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Edge Sorting Mississippi Stud

Mississippi Stud (MS) has more vulnerability to advantage play, by far, than any other proprietary table game or side bet. The scope of the game protection issues the game has stretches from collusion, to hole card play, to edge sorting, to others I don’t know about. The reason for all of these issues is the ability of the AP to place up to 9 extra units and then receive multiplied payouts when sufficient extra information is available.

By
Eliot Jacobson Ph.D.
April 19, 2013

Phil Ivey -v- Crockfords

To bring you up to date, I was Ivey's expert witness in this case: that has been the primary cause of my reluctance to post over the last few months, and in particular my complete absence of posts over the last month. In case you live under a rock and haven't heard the news, Ivey lost the case.

By
Eliot Jacobson Ph.D.
October 14, 2014

Survey of Sortable Cards

In considering the accomplishment of Phil Ivey at Crockfords Casino (see this post), it is worth considering the full breadth of the problem of ill-designed cards and edge sorting. Phil Ivey did not get lucky by finding an especially rare card in a far-away location that could be sorted. My personal survey of 650 casino decks showed that fully 70% of all cards contain asymmetries that allow them to be sorted. Poorly manufactured cards are ubiquitous.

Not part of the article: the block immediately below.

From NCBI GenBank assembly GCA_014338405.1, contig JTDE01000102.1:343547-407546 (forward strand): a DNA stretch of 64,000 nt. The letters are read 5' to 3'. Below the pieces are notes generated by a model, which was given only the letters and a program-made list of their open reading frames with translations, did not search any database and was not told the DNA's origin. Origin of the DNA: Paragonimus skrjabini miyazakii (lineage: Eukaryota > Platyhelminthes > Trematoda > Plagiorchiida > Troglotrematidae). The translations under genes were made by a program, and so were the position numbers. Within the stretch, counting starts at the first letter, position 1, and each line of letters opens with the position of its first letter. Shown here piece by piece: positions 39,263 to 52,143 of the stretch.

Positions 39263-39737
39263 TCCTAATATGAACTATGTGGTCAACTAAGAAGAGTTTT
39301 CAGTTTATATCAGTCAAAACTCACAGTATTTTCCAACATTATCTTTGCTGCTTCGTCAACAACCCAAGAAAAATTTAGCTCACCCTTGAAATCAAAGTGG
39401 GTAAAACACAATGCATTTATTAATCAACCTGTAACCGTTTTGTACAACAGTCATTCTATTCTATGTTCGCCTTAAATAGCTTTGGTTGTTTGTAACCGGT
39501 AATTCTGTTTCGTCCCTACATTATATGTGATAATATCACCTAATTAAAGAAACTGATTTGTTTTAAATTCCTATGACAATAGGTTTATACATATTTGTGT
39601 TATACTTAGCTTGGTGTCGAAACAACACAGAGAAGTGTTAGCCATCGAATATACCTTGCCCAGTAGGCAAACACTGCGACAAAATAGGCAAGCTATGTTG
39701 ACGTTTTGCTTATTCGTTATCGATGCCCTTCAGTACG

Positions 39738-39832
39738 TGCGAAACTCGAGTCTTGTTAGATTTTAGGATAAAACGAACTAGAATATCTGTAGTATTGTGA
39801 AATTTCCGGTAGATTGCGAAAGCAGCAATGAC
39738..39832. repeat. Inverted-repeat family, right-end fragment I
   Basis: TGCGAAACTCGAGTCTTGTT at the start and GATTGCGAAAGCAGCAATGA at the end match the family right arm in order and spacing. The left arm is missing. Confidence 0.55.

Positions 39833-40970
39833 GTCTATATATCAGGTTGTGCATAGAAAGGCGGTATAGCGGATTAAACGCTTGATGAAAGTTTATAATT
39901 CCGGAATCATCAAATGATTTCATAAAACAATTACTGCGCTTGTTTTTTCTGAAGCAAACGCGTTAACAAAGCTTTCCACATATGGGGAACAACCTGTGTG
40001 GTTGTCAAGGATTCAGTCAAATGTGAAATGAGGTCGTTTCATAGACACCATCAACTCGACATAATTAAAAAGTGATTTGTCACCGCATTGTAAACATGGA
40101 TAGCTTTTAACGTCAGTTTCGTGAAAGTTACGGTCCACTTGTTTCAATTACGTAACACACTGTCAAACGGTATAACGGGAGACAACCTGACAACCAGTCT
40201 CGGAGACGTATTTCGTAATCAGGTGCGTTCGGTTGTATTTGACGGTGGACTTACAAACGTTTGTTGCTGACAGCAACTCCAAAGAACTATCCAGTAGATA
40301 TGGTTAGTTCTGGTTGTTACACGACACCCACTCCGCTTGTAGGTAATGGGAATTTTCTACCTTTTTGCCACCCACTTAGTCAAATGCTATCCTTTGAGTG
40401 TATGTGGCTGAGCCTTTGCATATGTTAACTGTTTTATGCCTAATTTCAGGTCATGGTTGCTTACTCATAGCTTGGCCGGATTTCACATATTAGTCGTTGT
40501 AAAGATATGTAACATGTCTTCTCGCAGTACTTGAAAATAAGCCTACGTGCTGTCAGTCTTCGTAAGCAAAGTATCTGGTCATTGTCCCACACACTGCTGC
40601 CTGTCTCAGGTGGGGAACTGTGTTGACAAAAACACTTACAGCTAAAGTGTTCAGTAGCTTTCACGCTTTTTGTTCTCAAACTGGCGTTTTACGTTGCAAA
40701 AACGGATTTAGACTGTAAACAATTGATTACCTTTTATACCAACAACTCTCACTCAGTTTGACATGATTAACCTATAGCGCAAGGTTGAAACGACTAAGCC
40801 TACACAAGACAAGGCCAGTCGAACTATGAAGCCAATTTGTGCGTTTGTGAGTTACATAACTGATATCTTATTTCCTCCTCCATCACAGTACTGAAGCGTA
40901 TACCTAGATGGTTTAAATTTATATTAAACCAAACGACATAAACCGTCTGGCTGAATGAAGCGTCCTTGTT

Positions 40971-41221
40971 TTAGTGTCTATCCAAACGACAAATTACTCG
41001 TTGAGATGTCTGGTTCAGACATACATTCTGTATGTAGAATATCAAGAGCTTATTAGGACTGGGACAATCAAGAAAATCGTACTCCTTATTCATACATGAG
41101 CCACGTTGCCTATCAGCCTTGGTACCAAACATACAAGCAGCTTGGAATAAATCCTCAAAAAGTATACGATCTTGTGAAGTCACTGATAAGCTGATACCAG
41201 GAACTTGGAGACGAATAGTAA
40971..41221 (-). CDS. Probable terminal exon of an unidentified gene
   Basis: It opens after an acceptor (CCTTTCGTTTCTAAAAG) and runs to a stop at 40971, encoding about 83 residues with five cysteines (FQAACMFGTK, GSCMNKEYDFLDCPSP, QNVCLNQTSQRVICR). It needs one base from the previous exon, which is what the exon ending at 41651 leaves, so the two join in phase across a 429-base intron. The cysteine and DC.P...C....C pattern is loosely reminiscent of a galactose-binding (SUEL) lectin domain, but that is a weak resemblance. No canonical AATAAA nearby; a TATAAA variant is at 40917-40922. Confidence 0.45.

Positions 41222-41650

By
Eliot Jacobson Ph.D.
May 19, 2013

Edge Sorting Let it Ride

Let it Ride (LIR) and Mississippi Stud (MS) have a lot of design elements in common. Both games involve no competition against the dealer. Both games pay based on the final poker-value of the player’s five-card poker hand. Both games have a minimum hand that pays (a pair of Tens for LIR and a pair of Jacks for MS). They both involve an Ante bet, and raises after cards are exposed.  They both involve cards that are face down on the table, making hole-carding and edge sorting potential methods of advantage play. But there are big differences when it comes to their vulnerability.

By
Eliot Jacobson Ph.D.
April 14, 2013

Edge Sorting in Baccarat

An AP who wants to edge sort in baccarat is like a Sumo wrestler who wants to perform ballet: just because he wants to do it does not mean it is possible. In most baccarat games, the player doesn’t touch the cards. When the player is allowed to turn over the cards, it is usually done with the finesse of a drunken elephant; the cards rarely survive the ordeal.  In many casinos, pre-shuffled shoes are brought into play. In the situation where the cards are re-used, getting the cards to be correctly oriented is yet another challenge.

By
Eliot Jacobson Ph.D.
August 18, 2012